Four Ways Obama Can Move Forward on Immigration

Here are some ways the president can move forward without waiting for congressional action.

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President Obama restarted the immigration debate with his speech in El Paso, Texas, urging Congress to pass legislation that will comprehensively reform the U.S. immigration system. Though he faces significant hurdles to actually get anything done on the issue before his race to re-election in 2012, taking concrete steps forward could convince lawmakers and the electorate that Obama's effort is not simply a campaign ploy. Here are some things analysts say he can do without waiting on congressional action:

[Read Obama's four roadblocks to immigration reform.]

1. Ask Congress to pair up the DREAM Act with an E-Verify Act

Democrats in the House and Senate have re-introduced the DREAM Act, which would give a path to citizenship to children who were brought into the United States illegally, if they go to college or serve in the military. The act failed last year, but Roy Beck, president of NumbersUSA, an organization that advocates reducing the number of immigrants in the country, suggests the DREAM Act could be a valuable bargaining chip if paired with a law mandating E-Verify, a system that allows employers to determine employees' eligibility to work in the United States. Beck says such a pairing would "ensure that future parents aren't able to get jobs here and put their kids in that situation."

This idea may be gaining traction in Congress. An E-Verify law is already in the works in the House, and Senate Majority Leader Harry Reid has said he is open to considering the combination.

[Check out a roundup of political cartoons on immigration reform.]

2. Rally the public.

Some say Obama's biggest mistake in the healthcare debate was messaging: He didn't win buy-in because he didn't work to inform the public up front. "As a result, Sarah Palin was able to come in there and talk about death panels," says Andre Pineda, a political consultant to Democrats. He says Obama's current effort is the first step in "creating less space for someone to 'death panel' immigration."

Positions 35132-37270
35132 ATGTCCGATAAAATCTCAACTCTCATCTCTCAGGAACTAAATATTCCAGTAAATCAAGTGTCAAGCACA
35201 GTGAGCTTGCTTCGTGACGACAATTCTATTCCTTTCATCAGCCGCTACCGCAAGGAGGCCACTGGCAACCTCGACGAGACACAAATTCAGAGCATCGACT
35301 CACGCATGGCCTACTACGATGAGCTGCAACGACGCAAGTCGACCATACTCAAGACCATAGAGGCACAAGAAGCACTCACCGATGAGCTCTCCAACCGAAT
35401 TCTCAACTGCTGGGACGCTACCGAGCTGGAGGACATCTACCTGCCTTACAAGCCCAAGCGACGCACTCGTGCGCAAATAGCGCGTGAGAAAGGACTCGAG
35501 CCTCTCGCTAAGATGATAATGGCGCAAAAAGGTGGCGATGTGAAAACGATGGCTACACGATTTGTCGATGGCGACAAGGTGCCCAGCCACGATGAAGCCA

The president has already started a series of what his administration calls "community conversations" with stakeholders from both parties and from various sectors—including leaders in business, labor, law enforcement, and faith—in an effort to get more people on board across the nation. According to Pineda, such a coalition, particularly if it involved the U.S. Chamber of Commerce, could more effectively convince Republican and Democrat lawmakers alike that they can vote for reform without risking their seats. It is vital, Pineda says, to ensure congressmen that "if they support immigration reform, they are not going to get tossed."

[See a slide show of the 11 cities with the most Hispanics.]

3. Stop deporting immigrants whose only crime is crossing the border.

The Congressional Hispanic Caucus last week called on the president to halt deportations through the "Secure Communities" program, which is intended to identify and deport illegal immigrants who commit additional crimes. According to critics, though, the program ends up targeting the wrong people, sometimes separating families, and can lead to racial profiling. Critics also don't like that such programs enlist local law enforcement to do what Immigration and Customs Enforcement officials are better trained to do. "If you have ICE personnel that at times have erroneously detained U.S. citizens and legal immigrants," says immigrant advocacy organization National Council of La Raza's Clarissa Martinez-De-Castro, "what is the chance that the police [will also make] those mistakes without proper training?"

4. Step up deportations to set an example.

On the other hand, Obama also has the administrative authority under current law to step up deportations. The overall number of deportations has grown slightly since Obama took office, and the White House says the number of criminals kicked out of the country has increased 71 percent since 2008, but NumbersUSA's Beck says that the administration could do more. Congress has not appropriated enough funds to deport all of the estimated 11 million illegal immigrants in the nation, but Beck suggests that's not necessary. "You just get aggressive and increase deportations a certain amount," he says, "and the rest of the illegal aliens realize, 'Oh, I could get caught any time; I might as well go home.'"